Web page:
If you have a cat with long hair, for some, it’s inevitable that they might get mats in their fur. From the time your long-haired cat is younger to the time she is old, grooming will be necessary. If your cat has matted fur now, follow the instructions in this article to relieve your cat from this issue.
We used to have a fantastic cat named Storm. We had her since 1996, for almost as long as we have lived in this county. She was a beloved friend and awesome mouser, and we really loved our old girl. She was a very healthy cat–I believe it’s probably because she had eaten a fairly steady diet of fresh meat in the form of gophers and mice for so very long. However, toward the end of her life, she had developed some really nasty mats in her fur.
Our Poor Senior Cat
Just like any other elderly being, Storm was no longer able to care for herself in the same way she always had. Though she was spry and could still hunt, she moved slowly toward the end and took it easy most days.
She was an outdoor cat, and she preferred it that way for quite a while. Her favorite place to lounge was on a chair by our front door where she could get plenty of attention, as well as have the freedom to move about where and when she wants to.
The first time I noticed a mat problem on Storm was about 4 years ago. She was still pretty active at the time, and we didn’t always see her every day. The mats on her were clumpy, very close to her skin, and pretty much covered her whole back. I could tell that they were uncomfortable, so I went to work on her with a pair of scissors, which was really slow going.
I worked for weeks to get those off her back, and thankfully it was spring, warm enough for her to be without some of her fur. It wasn’t the best way to remove the mats, and it sure was slow, but it did work. I was hoping this would be a done deal once I was finished, and that her former cat-grooming super powers would take over from there.
Well, that didn’t happen, and she ended up with another tangled mess of matted cat fur on her body almost as bad as the last one. With no real ideas except to return to the scissors method, I turned to my friend Sue from Paws à La Mode Himalayan Cattery for some ideas.
I figured that if anyone knew how to get mats out of a long-haired cat’s fur, Sue would since the breed she specializes in is a long-haired breed. She had some great ideas that have helped me immensely in freeing our poor old girl from her mat-prison.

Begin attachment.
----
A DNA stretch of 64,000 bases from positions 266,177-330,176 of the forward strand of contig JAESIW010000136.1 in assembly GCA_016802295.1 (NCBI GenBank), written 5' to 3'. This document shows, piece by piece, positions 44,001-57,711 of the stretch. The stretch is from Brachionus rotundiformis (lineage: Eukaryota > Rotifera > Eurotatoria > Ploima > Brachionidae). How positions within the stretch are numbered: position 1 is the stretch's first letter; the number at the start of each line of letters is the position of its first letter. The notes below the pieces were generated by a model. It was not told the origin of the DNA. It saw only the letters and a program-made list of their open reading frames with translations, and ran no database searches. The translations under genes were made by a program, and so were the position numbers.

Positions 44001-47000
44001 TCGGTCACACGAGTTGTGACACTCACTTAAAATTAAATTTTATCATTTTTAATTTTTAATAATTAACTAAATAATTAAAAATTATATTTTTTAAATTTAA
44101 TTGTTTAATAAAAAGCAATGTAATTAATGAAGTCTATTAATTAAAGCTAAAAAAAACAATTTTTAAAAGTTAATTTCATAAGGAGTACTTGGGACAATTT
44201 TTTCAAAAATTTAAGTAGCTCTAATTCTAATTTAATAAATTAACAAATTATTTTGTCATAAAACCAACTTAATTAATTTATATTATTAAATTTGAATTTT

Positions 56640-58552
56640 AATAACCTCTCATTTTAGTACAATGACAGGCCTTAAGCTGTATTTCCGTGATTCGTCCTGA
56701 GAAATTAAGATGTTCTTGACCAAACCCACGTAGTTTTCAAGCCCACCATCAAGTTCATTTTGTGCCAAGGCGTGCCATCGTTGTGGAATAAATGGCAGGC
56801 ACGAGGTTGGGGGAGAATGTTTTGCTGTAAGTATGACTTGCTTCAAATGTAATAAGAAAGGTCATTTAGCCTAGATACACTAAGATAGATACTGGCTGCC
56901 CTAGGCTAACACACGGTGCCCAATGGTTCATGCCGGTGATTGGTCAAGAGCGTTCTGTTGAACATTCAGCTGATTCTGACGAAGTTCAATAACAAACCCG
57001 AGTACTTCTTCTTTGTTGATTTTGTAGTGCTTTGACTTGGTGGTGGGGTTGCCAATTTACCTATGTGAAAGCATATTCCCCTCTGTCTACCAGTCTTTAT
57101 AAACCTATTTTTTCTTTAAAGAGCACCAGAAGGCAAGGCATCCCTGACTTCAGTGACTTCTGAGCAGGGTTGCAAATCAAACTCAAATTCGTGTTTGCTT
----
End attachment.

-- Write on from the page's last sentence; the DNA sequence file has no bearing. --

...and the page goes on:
Grooming Tools for Matted Cat Fur
- a seam ripper – I use one like this, but any seam ripper will do as long as it is sharp
- a dematting comb for cats, this is the one I have
- Vetericyn, optional, for just in case you nick your cat by accident
What to Do When Your Cat Has Matted Fur
I tend to spend 10-15 minutes per day 3-4x per week if she will allow it. With the seam ripper, I am able to get under each layer of hairs, cutting them quickly simply by moving in a sideways motion.
There is not much room to work with if the mats are close to the body. With the seam ripper, it’s much easier to just get under layer after layer of the hair between the mat and the skin, resulting in a quick removal of the mat. I’ve used this method also on one of my chinchillas. It works like a charm.
It is prudent to watch closely while you are cutting, and to have some Vetericyn or some other wound care ointment or spray on hand just in case. Also, per my Himalayan cat breeder cat friend, Sue: in a situation where mats are covering large amounts of your cat’s body, be sure to wash your cat with Dawn soap twice to release the oils in those pores that were being suffocated by the mat.
Feel like a weight has been lifted? So did I when Sue shared these things with me. So go get yourself some grooming tools for long haired cats and get rippin (GENTLY, and with the seam ripper)! Wishing you all the best in freeing your senior cat of her rug-mats!